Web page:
The Brooklyn Museum, Murakami, Vuitton, and Homeland Security

by Art Fag City on April 9, 2008 · 1 comment Events

Murakami at the Brooklyn Museum. Via Patrick409’s flickr stream.

At this point we can all go see Murakami, Vuitton, and HOMELAND SECURITY “team up” at the Brooklyn Museum, a combo that has a lot of news presence, and about 550 square feet worth of boutique in the exhibition. I like that the press release openly talks about how unpopular the Vuitton Murakami enterprise was with the press, but you’d have to be in some sort of coma not to have your bullshit detector go through the roof with this;

A partnership between the government and industry that serves such needy organizations as the Bureau of Alcohol, Tobacco and Firearms, the Federal Bureau of Investigation, the Drug Enforcement Agency and Immigration Control and Enforcement, the foundation provides funds to the families of slain agents, as well as doing outreach, “making the police and the feds seem ‘cool’ to kids.”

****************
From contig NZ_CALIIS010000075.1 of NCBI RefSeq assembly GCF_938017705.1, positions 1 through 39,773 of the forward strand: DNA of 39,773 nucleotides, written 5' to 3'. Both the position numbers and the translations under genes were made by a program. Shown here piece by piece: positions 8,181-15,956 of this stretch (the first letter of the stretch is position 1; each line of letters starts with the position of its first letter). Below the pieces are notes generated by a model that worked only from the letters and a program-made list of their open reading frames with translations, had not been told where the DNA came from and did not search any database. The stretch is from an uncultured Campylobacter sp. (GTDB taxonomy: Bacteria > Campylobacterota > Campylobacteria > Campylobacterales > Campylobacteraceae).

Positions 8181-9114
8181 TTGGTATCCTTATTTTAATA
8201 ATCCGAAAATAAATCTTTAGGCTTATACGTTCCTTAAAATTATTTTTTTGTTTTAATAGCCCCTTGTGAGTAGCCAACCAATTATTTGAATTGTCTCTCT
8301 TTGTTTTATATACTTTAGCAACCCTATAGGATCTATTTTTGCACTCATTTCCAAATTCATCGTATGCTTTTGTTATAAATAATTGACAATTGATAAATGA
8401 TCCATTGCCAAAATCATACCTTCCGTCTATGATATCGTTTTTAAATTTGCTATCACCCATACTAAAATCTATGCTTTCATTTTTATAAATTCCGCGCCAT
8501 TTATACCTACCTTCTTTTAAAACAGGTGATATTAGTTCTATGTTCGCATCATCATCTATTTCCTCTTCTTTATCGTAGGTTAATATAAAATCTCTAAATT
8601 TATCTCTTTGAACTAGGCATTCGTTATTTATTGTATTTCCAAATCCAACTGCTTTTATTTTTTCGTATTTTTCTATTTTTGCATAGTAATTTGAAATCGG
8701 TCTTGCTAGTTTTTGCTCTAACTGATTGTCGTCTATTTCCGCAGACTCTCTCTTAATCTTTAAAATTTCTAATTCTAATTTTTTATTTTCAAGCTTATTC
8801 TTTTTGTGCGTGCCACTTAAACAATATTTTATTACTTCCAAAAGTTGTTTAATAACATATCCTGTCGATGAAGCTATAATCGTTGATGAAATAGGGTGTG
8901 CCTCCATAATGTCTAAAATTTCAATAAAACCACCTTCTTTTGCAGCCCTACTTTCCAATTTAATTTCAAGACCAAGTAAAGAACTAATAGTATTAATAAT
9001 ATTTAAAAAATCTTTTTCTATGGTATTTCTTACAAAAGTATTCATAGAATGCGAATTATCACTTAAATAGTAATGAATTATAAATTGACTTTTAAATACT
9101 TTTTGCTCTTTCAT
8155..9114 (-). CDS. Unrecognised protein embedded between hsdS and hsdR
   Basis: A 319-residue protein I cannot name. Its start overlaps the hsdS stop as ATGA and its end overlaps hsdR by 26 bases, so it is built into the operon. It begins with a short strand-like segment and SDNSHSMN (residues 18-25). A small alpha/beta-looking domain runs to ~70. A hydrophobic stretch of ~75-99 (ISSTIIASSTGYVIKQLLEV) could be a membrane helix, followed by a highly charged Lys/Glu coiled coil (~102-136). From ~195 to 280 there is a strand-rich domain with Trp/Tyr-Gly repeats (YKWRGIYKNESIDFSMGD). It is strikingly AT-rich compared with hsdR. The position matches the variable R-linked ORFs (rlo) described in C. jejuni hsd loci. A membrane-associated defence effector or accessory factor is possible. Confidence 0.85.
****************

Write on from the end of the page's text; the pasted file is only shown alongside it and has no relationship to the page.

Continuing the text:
I’m skeptical of most marketing aimed to make products that wouldn’t ordinarily be of interest to kids appealing, and law enforcement agents are no exception. Also, it’s entirely unclear what programs the Homeland Security supports as a means of achieving this goal, since those listed don’t include the educational outreach they claim. The Foundation’s primary purpose appears to be providing emergency funding and/or financial assistance to the families of agents and officials who have been injured or killed in the line of duty. That’s just fine of course, but it would be nice to see how much money they’ve given out to people. Nothing is listed on the site, though there is a handy page telling visitors how they can participate. “Stay vigilant. Stay strong. Stay committed to freedom.” and visit this other page telling you how to prepare against 14 different natural disasters and 5 variations of terrorist attacks. What a resource.

Related: Bloggy’s Your Moment of Oh My: As Barry Hoggard wisely observes, the federal government should provide these resources to families and citizens rather than expect private fundraising to take care of them.

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